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Men Who Get It: How Inclusive Cultures Evolve


NEW YORK (September 4, 2013)—How do you make a seriously male-oriented organization more inclusive, so both women and minorities can advance?

Get the guys involved and get all employees talking more honestly about their differences. Candid, respectful communication (and lots of it) is the foundation for building a more inclusive workplace and achieving concrete change, according to Catalyst’s new report, Anatomy of Change: How Inclusive Cultures Evolve.

The study is the fourth in Catalyst’s Engaging Men research series, and the second to examine Rockwell Automation’s predominantly white male-oriented North American Sales division as it works toward achieving a more equitable workplace. This on-the-ground research goes inside Rockwell Automation to reveal a promising culture change and how it’s happening. Through in-depth focus groups, it identifies the critical factors necessary for creating inclusive organizations.

Key Takeaways:

  • Rockwell Automation is becoming more inclusive. But change doesn’t happen on its own. White male leaders must engage women and people of color across the organization in critical dialogues about gender and race issues.
  • Dialogue is essential for inclusion. But it needs to be taught. More than 700 Rockwell Automation managers and 2,700 non-managerial employees across the organization learned how to listen empathetically and address difficult, emotionally charged issues in skill-building learning labs developed and conducted by White Men as Full Diversity Partners (WMFDP).
  • After training, employees said they could have more honest discussions about discrimination without worrying that they’d be treated negatively. They felt that their different experiences, perspectives, and backgrounds were now being valued rather than glossed over or ignored.
  • Talk leads to action—as long as it’s the right kind of talk. The focus should be on understanding, not proving a point. These honest, open conversations motivate employees of all backgrounds and levels to commit to achieving a more inclusive culture together. This commitment is happening both informally (employees sharing and implementing what they learned with colleagues and teams) and formally (through company-wide seminars and structured groups, where practices, policies, and next steps are hammered out). Alliances like these are critical for inclusion to gain traction.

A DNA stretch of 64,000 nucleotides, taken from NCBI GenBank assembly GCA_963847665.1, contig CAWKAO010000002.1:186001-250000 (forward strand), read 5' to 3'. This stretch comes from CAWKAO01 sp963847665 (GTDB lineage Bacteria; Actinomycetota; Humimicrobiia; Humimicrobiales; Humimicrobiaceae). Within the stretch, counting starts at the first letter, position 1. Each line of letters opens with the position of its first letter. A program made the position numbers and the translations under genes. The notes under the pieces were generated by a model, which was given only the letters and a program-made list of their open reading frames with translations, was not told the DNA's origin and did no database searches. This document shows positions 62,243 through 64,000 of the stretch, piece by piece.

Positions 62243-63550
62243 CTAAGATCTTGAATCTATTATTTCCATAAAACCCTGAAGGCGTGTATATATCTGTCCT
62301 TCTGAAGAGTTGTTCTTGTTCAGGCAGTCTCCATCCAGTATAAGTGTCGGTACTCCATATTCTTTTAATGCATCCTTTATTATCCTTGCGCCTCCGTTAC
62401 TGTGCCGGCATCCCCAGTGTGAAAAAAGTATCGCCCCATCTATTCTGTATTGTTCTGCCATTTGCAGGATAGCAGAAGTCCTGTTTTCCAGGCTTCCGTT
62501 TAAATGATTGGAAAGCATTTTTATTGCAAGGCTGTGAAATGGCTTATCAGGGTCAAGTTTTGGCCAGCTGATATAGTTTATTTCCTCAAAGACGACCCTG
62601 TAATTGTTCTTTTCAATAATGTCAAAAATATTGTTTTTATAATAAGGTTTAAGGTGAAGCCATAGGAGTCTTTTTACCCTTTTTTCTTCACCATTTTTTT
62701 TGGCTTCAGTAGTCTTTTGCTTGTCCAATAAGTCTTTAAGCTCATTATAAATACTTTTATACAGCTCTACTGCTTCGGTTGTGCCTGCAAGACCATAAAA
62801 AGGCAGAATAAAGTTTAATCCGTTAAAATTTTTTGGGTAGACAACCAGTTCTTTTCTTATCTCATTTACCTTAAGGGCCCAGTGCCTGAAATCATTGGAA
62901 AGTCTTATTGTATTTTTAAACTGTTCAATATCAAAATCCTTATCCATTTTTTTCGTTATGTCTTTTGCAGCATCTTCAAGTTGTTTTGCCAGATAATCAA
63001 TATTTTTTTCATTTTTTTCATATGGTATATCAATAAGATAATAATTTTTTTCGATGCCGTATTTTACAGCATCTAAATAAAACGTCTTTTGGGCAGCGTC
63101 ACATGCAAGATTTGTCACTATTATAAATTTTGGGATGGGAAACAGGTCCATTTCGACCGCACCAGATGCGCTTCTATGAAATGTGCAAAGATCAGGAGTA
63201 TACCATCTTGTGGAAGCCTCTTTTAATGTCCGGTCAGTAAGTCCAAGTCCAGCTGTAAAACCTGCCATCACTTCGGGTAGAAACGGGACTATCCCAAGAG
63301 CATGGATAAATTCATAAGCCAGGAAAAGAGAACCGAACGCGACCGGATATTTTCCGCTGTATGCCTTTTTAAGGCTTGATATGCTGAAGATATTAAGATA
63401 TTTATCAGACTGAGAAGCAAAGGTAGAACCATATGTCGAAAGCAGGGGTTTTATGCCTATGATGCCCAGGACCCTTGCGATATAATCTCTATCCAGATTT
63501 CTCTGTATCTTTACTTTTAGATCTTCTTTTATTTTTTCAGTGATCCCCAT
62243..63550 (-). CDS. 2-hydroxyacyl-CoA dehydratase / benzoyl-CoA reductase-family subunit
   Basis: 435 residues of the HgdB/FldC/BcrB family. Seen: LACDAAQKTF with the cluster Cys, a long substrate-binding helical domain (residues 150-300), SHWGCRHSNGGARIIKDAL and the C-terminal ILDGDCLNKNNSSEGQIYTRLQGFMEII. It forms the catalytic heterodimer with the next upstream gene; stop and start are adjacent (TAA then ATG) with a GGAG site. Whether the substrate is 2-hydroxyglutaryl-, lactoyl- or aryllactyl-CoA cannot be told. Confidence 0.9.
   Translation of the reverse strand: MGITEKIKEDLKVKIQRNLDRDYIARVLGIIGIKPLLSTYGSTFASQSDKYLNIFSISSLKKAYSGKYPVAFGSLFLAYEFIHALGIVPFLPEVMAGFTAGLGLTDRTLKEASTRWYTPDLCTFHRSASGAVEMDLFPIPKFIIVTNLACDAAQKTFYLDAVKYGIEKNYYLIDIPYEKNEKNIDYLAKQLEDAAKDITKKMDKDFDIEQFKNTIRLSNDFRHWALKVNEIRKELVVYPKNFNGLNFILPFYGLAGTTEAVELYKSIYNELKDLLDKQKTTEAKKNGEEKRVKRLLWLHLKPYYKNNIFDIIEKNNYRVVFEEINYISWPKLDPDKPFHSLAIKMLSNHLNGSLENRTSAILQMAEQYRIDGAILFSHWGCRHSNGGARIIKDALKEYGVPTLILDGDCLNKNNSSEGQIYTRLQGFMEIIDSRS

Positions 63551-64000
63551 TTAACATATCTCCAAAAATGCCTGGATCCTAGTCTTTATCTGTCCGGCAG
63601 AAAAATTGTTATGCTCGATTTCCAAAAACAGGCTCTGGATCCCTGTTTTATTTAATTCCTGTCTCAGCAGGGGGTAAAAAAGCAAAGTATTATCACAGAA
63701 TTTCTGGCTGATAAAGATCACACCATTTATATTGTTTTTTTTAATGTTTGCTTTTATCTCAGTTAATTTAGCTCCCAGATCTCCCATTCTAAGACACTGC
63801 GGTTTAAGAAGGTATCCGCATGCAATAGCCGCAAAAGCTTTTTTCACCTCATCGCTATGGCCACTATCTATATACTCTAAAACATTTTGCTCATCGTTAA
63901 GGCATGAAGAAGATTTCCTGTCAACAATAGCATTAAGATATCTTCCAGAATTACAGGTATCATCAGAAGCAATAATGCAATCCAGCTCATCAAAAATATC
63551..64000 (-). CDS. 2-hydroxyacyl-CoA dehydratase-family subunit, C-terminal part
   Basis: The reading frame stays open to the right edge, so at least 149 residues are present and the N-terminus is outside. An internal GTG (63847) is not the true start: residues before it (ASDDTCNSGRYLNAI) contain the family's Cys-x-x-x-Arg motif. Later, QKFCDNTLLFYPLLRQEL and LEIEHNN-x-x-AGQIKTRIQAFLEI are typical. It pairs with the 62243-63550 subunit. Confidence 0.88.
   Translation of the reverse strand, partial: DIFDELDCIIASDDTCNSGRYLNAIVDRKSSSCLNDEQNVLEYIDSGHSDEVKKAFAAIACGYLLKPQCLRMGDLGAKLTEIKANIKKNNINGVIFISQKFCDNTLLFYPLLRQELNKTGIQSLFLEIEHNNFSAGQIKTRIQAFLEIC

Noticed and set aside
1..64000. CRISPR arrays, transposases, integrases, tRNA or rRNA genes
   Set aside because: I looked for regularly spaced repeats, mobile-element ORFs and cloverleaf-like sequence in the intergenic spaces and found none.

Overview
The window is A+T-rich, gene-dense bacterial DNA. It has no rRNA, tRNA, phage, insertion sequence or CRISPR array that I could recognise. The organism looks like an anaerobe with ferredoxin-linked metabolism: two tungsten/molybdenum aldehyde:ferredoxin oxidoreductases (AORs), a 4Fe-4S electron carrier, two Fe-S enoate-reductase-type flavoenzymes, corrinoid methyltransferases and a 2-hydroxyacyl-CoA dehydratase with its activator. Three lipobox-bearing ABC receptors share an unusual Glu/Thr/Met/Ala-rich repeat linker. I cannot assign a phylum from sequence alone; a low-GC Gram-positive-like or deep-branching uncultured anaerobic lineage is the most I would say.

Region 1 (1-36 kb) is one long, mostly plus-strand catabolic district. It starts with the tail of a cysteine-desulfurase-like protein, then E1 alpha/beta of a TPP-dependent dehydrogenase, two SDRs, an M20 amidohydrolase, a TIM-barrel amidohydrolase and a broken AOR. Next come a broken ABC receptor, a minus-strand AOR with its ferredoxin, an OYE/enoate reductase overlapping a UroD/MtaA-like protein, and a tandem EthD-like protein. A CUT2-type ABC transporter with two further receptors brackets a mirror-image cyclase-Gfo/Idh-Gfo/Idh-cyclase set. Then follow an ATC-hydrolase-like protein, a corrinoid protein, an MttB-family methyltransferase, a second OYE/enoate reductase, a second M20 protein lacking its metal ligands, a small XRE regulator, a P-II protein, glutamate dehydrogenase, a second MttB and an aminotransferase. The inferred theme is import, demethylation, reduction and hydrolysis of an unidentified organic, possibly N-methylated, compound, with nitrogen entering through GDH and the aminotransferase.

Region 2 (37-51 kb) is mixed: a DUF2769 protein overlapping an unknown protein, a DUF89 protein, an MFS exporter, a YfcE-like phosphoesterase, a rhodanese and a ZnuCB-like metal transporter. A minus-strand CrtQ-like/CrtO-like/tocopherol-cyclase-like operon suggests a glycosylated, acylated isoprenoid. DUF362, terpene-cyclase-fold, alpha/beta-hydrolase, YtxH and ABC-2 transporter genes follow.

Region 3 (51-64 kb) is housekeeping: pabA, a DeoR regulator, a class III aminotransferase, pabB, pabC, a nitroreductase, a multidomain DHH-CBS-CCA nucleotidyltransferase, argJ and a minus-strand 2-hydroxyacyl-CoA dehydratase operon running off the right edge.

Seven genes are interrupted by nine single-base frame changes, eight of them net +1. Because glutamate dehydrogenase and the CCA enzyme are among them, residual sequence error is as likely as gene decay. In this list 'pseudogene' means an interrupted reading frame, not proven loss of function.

• Inclusive behaviors have a ripple effect outside the company. Several participants described how interactions with customers and distributors had changed for the better too.
  • Conversations must continue for lasting change. Dialogue must remain at the heart of all problem-solving and solution-building. To keep dialogue and momentum going, Rockwell Automation provides its employees with many opportunities to continue talking about gender and race with each other, and to hone their skills through additional training, coaching, and learning sessions.

“It takes more than lip service about gender and racial inequities to change a company’s culture,” says Ilene H. Lang, President & CEO of Catalyst. “Organizations must commit to having candid conversations about these sensitive issues, and teach employees across all levels how to talk openly and honestly with each other about their differences. Only then can companies begin to significantly shift attitudes, formalize solutions, and create more inclusive workplaces, where diverse talent is valued and advanced.”


Read more about the study and its methodology.

For a summary of the data, view the infographic.

Watch the video introduction.                                                             

Watch Lee Tschanz, Rockwell Automation’s Vice President, North American Sales, discuss the company’s culture change in-depth.

This blog post follows the experience of a Rockwell Automation sales manager and his team.


Interviews available.

Topics: Engaging Men